Just because in 14.0 it worked doesn't mean the same software is at work in 14.1 in the same way. Changes have happened since 14.0's software packages are out, and those same packages may not work exactly the same way.
 
Old 11-30-2013, 09:08 PM   #24
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Quote:
Originally Posted by ReaperX7 View Post
Actually as software changes, so do the requirements. Sometimes subtley, and sometimes dramatically.

To be honest, yes the cache refreshers do slow down the boot times, and you can move them into cron jobs to ease up things if you are on long up times, but you honestly should take a review of your system overall and start with the most common sense checks. Those cache refreshers work off access times for your disk and the speed of the CPU. This is why I said you need to research ReiserFS against modern hardware, and check your motherboard UEFI's SATA mode setup.

Just because in 14.0 it worked doesn't mean the same software is at work in 14.1 in the same way. Changes have happened since 14.0's software packages are out, and those same packages may not work exactly the same way.
Oops...forgot to let you know that the BIOS is still (and apparently I did it with 14.0) set at ahci.

As for the fs thing, it still doesn't explain why it (14.1) worked fine for about a week and then of a sudden decided to take its time on those cache update parts at boot.

Is there a way to check what speed my system is using on these hdd's? They're sata 3's, but I always see 'udma' settings during boot, but I can't be sure if that's just something that's seen but not used and they're getting sata speed.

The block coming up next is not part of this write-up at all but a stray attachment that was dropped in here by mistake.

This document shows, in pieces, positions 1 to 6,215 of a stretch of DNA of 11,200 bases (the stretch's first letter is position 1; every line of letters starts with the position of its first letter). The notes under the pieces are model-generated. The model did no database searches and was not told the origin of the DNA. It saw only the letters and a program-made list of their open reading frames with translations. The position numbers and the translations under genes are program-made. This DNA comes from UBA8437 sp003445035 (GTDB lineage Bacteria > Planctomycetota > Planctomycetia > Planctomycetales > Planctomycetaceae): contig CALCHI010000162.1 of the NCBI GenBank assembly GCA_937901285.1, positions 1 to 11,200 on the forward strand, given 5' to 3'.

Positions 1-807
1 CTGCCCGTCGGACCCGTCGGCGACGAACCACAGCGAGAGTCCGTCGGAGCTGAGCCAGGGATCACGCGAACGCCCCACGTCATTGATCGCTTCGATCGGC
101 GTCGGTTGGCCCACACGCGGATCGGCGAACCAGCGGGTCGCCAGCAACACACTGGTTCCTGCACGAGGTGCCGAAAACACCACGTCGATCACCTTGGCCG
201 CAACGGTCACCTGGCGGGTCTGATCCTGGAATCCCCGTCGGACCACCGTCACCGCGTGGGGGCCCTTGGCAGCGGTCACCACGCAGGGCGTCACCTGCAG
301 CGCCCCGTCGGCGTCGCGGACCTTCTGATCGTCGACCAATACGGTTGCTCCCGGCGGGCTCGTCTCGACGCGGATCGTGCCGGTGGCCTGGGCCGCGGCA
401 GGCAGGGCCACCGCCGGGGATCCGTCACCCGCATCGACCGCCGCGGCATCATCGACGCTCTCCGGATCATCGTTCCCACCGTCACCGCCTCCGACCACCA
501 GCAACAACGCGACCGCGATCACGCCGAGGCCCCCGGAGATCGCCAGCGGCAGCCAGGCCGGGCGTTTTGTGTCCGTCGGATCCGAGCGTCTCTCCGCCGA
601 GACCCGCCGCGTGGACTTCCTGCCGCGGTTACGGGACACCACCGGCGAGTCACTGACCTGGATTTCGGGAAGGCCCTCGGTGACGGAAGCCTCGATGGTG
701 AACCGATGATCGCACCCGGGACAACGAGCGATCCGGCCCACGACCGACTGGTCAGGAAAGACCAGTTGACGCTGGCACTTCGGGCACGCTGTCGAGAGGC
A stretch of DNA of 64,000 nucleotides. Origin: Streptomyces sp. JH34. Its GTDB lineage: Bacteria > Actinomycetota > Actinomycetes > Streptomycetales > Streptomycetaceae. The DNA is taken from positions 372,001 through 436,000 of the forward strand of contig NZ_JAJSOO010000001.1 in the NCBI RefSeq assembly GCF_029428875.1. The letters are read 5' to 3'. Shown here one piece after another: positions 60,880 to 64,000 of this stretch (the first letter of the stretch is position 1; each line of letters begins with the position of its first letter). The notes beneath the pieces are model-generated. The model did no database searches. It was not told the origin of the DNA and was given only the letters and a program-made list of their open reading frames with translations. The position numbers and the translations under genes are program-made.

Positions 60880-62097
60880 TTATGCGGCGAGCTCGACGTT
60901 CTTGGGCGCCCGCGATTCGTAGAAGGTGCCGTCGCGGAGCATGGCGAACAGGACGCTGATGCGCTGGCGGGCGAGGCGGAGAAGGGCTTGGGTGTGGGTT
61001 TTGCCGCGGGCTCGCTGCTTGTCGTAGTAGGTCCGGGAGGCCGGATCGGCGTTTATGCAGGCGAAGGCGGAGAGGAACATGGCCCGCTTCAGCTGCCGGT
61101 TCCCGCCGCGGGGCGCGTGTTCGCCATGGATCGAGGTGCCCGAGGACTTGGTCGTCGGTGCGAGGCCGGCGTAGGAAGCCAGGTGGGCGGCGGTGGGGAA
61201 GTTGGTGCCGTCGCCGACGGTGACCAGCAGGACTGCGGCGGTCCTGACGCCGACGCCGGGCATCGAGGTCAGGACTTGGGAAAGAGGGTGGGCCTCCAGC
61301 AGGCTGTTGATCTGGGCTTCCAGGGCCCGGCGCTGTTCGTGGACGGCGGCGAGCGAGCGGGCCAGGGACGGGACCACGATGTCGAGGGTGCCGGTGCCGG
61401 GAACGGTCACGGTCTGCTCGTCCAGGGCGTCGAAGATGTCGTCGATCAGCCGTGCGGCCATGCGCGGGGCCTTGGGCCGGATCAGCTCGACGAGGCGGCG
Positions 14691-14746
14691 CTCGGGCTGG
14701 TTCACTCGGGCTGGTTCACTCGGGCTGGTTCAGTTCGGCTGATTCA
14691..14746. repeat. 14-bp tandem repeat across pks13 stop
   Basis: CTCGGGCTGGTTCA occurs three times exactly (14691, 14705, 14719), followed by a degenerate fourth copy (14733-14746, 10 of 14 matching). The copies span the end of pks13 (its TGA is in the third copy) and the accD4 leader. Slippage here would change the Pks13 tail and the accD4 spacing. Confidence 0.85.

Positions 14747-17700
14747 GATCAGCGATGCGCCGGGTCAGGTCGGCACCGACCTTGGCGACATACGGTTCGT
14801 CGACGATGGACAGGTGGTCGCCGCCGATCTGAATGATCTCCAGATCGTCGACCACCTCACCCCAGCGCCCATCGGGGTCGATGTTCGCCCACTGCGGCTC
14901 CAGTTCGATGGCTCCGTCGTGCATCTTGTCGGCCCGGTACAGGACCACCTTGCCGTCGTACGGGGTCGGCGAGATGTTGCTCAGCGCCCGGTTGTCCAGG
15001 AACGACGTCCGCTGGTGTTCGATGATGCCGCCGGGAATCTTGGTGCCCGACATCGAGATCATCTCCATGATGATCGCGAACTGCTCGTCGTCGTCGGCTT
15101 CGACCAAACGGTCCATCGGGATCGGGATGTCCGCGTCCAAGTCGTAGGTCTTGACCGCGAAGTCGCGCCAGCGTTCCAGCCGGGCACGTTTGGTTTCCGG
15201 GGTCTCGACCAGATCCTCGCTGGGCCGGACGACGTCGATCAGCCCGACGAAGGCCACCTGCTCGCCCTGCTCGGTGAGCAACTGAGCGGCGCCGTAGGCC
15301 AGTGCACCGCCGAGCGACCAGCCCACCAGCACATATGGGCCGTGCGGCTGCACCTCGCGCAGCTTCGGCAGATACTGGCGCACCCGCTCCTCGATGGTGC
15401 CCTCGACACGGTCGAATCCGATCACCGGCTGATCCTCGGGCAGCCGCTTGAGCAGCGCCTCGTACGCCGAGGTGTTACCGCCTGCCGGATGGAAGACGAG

Old 11-30-2013, 09:11 PM   #25
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Every partition? Or do you only have one?
Just the one, sdb, since my / partition and swap are on the sdb drive and /boot and /home are on sda.
 
Old 11-30-2013, 09:52 PM   #26
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These other folks may be on the right track, but you might try something like (as root) `strace -r -o ./output update-gtk-immodules`, then open the file ./output to see where things are hanging up.
 
Old 12-01-2013, 12:48 AM   #27
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Quote:
Originally Posted by irgunII View Post
Oops...forgot to let you know that the BIOS is still (and apparently I did it with 14.0) set at ahci.

As for the fs thing, it still doesn't explain why it (14.1) worked fine for about a week and then of a sudden decided to take its time on those cache update parts at boot.

Is there a way to check what speed my system is using on these hdd's? They're sata 3's, but I always see 'udma' settings during boot, but I can't be sure if that's just something that's seen but not used and they're getting sata speed.
You'd have to research into a Benchmark program probably.

Try using Stress here: http://slackbuilds.org/repository/14.1/system/stress/

If it's set to AHCI then that's saying that there are other system issues possibly.

I have other questions now: